Spring is coming early here in the Cincinnati region, and it is fossil hunting season again (of course, some of us never stopped for winter…). Sunday afternoon, my wife Christa and I drove to Indiana to employ one of our favorite collecting tactics: finding fossils in a downpour. While it is not always the most pleasant experience, heavy rain does expose new fossils and increases contrast between fossils and the surrounding sediments.
Disclaimer: Obviously, use common sense, wear waterproof clothing and good boots, never collect when there is thunder, and remember that heavy rain makes the terrain more slippery and increases the likelihood of landslides. You stand a better chance getting hurt if you collect in bad weather.
The road cut we collected at exposes a wide range of Richmondian strata, but we collected largely in the Liberty and Lower Whitewater Formations. It was raining hard at some points, and little waterfalls were running down the limestone (before we left, though, the sun came out).
We found the normal Richmondian fossils for the strata, including rugose corals, brachiopods, and gastropods. Fossils here are plentiful, although the site is sometimes fairly picked-over.
Crinoid column fragments were common, including Cincinnaticrinus, Canistrocrinus, and Iocrinus or Plicodendrocrinus (perhaps both). Christa found a calyx that might be Pycnocrinus dyeri (or could it be Plicodendrocrinus casei, since it was found so high?).
The primary focus of the trip was to look for trilobites, and we found a good number. I was impressed at how fragile they are. For every complete trilobite, there are many, many fragmentary ones, some of which appear to have only recently broken up.
One of the more bizarre fossils I have ever found was this Flexicalymene. I initially hoped it might be complete and enrolled, but instead of the pygidium (tail) wrapped underneath, I saw part of the cephalon (head) of another Flexicalymene sticking out of the shale. I wonder, how did these trilobites come to be buried together? Do they represent shed trilobite shells or whole specimens buried together? Perhaps once it is prepared and some of the shale is removed, it will be more obvious. Strangely enough, this is the second time I have found two trilobites “stuck” together at this road cut.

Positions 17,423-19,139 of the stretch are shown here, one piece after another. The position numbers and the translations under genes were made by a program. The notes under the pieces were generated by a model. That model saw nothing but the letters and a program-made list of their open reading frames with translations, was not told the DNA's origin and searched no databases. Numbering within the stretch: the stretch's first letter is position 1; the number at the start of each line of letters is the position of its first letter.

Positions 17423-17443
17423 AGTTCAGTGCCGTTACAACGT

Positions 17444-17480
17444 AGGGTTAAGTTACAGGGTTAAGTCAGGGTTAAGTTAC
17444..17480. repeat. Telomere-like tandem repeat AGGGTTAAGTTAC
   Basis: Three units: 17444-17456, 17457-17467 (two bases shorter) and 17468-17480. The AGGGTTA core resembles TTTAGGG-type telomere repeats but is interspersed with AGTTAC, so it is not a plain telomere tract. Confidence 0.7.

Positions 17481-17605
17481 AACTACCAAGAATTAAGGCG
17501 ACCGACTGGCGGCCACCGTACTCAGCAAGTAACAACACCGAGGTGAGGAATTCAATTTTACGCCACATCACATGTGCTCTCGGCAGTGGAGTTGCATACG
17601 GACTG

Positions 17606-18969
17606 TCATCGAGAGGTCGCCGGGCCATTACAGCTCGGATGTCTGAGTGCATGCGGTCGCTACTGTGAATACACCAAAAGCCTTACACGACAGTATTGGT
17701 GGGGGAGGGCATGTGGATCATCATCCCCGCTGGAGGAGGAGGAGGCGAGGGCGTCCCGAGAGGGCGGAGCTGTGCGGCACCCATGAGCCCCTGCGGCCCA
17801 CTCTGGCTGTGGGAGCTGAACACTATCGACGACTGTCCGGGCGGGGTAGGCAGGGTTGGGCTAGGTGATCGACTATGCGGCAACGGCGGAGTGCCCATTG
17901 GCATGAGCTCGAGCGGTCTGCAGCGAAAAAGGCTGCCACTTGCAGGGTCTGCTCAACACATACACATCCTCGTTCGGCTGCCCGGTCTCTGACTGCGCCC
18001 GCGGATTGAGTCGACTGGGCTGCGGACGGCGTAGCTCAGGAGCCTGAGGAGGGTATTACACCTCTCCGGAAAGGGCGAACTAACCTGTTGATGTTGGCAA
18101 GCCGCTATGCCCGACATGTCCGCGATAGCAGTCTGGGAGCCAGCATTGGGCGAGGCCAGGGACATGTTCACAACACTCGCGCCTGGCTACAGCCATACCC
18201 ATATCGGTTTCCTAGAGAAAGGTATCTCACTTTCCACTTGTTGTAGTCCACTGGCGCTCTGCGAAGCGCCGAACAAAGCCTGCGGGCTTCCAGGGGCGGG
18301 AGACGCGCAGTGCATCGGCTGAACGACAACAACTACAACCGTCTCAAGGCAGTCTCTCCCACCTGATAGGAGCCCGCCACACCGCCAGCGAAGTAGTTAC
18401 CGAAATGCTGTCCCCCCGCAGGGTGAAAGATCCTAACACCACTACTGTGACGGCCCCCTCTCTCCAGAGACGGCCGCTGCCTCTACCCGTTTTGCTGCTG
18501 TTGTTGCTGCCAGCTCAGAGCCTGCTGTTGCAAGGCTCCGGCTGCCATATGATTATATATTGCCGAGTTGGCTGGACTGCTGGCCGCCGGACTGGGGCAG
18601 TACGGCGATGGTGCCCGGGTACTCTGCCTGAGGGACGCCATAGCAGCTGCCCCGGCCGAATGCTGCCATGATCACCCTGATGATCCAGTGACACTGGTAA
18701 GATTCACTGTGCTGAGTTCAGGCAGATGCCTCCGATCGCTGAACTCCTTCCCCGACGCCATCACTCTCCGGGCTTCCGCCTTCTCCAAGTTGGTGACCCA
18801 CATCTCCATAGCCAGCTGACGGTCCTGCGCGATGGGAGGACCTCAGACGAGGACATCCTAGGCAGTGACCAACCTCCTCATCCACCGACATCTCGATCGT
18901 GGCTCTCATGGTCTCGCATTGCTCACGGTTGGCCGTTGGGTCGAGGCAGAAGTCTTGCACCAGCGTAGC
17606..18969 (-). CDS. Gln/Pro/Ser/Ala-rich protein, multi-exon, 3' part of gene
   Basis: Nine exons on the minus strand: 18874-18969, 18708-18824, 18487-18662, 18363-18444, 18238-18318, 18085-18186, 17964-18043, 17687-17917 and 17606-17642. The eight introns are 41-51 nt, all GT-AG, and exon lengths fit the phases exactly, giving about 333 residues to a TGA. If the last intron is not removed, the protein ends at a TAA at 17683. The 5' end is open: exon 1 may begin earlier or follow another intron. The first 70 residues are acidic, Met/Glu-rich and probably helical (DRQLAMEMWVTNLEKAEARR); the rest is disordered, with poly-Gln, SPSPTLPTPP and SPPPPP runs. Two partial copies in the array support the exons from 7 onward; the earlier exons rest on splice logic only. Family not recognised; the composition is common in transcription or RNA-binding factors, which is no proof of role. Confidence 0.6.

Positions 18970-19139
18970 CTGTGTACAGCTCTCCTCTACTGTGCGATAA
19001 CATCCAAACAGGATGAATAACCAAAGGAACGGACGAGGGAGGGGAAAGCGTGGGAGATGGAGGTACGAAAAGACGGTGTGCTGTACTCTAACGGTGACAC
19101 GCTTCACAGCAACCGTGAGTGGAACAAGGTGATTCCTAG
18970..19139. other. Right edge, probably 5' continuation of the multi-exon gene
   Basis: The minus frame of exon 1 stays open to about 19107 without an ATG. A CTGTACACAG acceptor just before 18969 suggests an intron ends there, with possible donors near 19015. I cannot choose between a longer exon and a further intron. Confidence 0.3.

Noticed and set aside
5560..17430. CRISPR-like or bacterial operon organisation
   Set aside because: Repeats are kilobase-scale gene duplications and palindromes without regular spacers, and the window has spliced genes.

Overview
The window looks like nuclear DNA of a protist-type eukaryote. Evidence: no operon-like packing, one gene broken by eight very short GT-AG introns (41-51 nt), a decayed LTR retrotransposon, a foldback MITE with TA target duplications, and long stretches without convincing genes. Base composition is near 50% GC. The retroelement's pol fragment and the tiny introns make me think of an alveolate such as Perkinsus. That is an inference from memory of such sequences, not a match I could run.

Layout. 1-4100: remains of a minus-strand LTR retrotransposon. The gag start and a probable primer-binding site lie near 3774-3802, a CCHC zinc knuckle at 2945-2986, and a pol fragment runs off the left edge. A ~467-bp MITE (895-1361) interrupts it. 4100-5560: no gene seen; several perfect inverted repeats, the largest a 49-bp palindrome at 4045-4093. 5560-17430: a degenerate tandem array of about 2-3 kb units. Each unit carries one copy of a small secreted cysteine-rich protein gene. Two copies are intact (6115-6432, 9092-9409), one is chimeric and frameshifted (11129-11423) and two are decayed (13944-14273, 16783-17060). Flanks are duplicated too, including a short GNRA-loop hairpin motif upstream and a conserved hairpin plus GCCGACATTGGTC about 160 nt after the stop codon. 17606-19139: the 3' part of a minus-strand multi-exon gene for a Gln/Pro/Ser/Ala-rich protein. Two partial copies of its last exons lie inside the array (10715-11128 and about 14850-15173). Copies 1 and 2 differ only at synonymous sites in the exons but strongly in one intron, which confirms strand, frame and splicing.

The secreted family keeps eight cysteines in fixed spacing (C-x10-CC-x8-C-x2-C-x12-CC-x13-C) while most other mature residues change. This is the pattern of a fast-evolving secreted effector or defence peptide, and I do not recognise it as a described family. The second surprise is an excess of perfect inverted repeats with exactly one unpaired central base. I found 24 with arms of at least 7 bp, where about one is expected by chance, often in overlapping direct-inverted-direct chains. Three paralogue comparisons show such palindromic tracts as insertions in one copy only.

The best find of the day was made by Christa (this is not a rare occurrence!). When we got home to wash and examine the trilobites we had collected, it turned out that one she had collected was not a Flexicalymene. It was an enrolled Tricopelta breviceps, a fairly rare trilobite (this was the first I have ever seen).
We ran into a couple geologists who had visited the road cut in college, so was talked and gave them a Flexicalymene. On the way home to northern Kentucky, the rain had stopped, and we enjoyed seeing old houses, barns, and silos in a countryside that was starting to turn green in anticipation of Spring. To cap it off, we watched the sunset through clouds breaking up after rain, to which there is little to compare in this world.